After lunch, if fine, it was “out on the field” – if wet, then “back to classrooms” – prefects were allocated to each classroom. If it was wet, they would report any breaches of order to a patrolling duty teacher. The prefects had the power to issue detentions for minor problems – which meant an hour after school in detention – after 24 hours notice. Three prefect detentions in a half term meant one “Master’s Detention” – still an hour after school following 24 hours notice – three “Master’s Detentions” in a half term apparently meant having the cane from the Deputy Head (“Bill” Davies).
Afternoon school began at 1.30 with registration, and then we would begin a new round of lessons – Games lessons were usually in the afternoon. In the Autumn and Spring Terms, Games would take the form of either Rugby or Cross-Country – if it was Cross-Country, then that meant leaving from school, crossing Uphill Road North, trekking across the golf course, through the sand dunes to the beach, along the sands towards Uphill, round the sea-wall, back along the sands, through the dunes, across the golf course and back to school. Some boys who didn’t like cross-country, used to hide in the sand dunes on the way out, and rejoin the stalwarts on the way back ! In the Summer Term, we played cricket – though my particular area of interest was Athletics.
I had always been a pretty good sprinter and a moderate high-jumper. I could already long-jump quite well, but the arrival of Dennis “Doug” Field to the Staff of Weston Boys’ Grammar School in 1959, was a godsend for me.
Weston Boys’ Grammar School Athletic’s Team – I’m in the middle of the middle row
Dennis W. Field had represented England in Triple-Jump at The Empire and Commonwealth Games held in Cardiff in 1958 – he must have seen some talent in me and I spent many hours with him after School, learning new techniques to improve my long-jump and triple-jump – in fact I became Somerset Triple-Jump Champion in the County Athletics Championships at Taunton, and, a few weeks later, was placed Second in the South-West Championships held at Sherborne in Dorset.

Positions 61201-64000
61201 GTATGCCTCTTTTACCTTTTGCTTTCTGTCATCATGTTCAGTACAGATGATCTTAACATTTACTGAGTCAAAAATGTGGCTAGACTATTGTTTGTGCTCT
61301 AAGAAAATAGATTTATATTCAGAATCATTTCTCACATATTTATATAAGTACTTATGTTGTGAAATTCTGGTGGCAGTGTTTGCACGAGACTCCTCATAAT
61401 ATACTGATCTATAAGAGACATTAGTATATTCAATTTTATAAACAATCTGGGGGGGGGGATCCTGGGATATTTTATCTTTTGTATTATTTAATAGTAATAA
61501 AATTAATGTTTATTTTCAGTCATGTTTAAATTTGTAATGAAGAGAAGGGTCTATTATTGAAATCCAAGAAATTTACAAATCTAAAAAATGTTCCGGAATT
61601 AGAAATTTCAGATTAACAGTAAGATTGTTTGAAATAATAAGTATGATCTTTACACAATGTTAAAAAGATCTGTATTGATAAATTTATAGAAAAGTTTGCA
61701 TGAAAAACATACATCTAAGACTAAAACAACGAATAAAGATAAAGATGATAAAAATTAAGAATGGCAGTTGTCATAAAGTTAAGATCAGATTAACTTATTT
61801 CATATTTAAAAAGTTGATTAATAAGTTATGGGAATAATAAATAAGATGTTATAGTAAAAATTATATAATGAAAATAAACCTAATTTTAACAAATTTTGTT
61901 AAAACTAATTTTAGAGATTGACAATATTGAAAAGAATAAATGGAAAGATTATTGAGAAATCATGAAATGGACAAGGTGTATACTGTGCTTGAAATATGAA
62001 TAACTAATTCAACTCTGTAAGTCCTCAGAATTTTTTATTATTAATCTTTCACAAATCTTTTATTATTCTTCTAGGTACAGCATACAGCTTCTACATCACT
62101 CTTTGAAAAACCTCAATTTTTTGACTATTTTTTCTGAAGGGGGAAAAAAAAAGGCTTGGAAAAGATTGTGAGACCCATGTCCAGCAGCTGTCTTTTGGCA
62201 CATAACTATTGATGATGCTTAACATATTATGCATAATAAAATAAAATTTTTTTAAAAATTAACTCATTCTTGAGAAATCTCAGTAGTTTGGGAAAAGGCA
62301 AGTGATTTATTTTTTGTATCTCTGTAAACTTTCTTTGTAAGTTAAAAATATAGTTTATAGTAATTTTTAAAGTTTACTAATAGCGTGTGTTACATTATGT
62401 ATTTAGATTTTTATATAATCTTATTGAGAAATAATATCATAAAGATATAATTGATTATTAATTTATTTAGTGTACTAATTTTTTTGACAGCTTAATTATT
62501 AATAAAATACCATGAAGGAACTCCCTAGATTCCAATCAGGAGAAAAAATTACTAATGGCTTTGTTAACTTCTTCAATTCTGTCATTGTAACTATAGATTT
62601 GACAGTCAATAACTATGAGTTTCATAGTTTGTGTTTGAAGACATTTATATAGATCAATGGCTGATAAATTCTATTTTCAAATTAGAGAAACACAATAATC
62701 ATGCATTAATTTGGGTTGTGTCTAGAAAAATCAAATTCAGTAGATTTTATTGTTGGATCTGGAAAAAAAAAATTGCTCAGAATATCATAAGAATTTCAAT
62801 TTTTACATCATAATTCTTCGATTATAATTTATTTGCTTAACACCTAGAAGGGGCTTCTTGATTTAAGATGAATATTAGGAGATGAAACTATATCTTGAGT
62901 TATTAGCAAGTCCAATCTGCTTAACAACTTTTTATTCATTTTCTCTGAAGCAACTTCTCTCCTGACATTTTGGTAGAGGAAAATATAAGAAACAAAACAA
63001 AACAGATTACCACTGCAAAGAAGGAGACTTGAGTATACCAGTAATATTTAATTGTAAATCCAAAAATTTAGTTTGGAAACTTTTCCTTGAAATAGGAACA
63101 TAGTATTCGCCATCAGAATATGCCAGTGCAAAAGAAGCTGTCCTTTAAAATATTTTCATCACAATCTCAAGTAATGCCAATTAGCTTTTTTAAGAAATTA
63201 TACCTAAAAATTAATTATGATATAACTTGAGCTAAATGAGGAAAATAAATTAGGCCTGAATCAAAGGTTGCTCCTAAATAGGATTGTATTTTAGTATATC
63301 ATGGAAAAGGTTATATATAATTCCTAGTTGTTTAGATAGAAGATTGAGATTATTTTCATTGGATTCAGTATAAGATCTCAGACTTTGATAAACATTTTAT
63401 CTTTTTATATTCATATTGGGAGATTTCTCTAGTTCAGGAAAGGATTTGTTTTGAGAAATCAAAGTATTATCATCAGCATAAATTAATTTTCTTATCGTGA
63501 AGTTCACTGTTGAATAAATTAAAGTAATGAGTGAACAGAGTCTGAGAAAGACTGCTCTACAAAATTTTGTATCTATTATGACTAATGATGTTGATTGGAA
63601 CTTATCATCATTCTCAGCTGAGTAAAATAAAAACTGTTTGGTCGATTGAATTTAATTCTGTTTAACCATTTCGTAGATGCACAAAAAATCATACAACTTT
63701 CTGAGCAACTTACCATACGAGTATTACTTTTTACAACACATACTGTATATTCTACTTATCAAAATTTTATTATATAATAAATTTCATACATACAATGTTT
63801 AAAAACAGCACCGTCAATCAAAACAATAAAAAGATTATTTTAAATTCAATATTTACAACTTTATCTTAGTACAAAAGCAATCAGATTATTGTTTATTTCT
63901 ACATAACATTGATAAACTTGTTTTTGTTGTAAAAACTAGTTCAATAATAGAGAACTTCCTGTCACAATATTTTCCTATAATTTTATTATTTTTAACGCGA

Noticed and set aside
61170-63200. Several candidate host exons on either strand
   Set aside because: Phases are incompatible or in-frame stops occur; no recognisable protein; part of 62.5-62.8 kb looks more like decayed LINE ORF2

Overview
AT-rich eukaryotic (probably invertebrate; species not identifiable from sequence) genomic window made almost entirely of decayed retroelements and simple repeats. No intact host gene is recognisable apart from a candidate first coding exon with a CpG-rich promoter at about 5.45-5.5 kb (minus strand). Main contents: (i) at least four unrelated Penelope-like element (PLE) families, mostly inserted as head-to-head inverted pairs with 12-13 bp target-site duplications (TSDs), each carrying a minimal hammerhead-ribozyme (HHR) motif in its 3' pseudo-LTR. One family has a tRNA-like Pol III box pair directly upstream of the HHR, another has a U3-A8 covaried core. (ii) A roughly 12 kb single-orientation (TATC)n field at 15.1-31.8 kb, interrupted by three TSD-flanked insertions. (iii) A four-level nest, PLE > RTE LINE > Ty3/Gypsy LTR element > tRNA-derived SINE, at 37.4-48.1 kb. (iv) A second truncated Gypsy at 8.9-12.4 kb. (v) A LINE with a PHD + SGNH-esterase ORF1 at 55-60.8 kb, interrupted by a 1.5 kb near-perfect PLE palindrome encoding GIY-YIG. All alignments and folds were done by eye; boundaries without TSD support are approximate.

School used to end officially at 3.50 pm. Those boys who lived in Pill or Portishead had to catch the 4.02 train, to make the necessary connection at Temple Meads – or they wouldn’t get home until half-past seven ! To enable them to catch the 4.02, those boys were allowed to leave around three-thirty to catch the earlier buses to the station – some unsuspecting teachers could be tricked into thinking that you also had to catch that particular train. It was not unusual, therefore, to see as many as double the number of those who actually lived in those “far-off parts of the world,” departing early from school.
Sometimes, if you left school at the proper time, it was possible to be lucky with the buses to the station and after a sprint across the station forecourt, you could get through the barriers onto the platform just as the 4.02 whistle was being blown. Once or twice, I’ve even managed to get on it – after running down the platform – when the train was already moving and one of your obliging friends, already on the train, would open a door for you. If you managed to get on the 4.02, there was always plenty of space, and with the connection at Yatton, I could be walking out of Clevedon Railway Station at four-thirty – according to the Clevedon Triangle Clock.
Clevedon Railway Station entrance
The train that we usually caught was the 4.35 to Paddington – “The Merchant Venturer.” Sometimes our homeward train ride was enhanced by celebrities being on board – one afternoon I remember, in late 1958, just ten minutes or so before the 4.35 was about to pull out of the station, onto the platform came Billy Wright (Football Captain of England) and his fairly new wife, Joy Beverley (of Beverley Sister’s fame). Joy (without her sisters) had been performing in Weston and she and Billy were going home. The excitement amongst the boys was considerable and most of us took the opportunity to shake hands with Billy, once he was on board – I would imagine he was very grateful when the train finally got to Yatton and nearly all of us got off, leaving him and his wife in comparative peace for the rest of their journey.
No 6026 “King John” Castle Class engine – “The Merchant Venturer”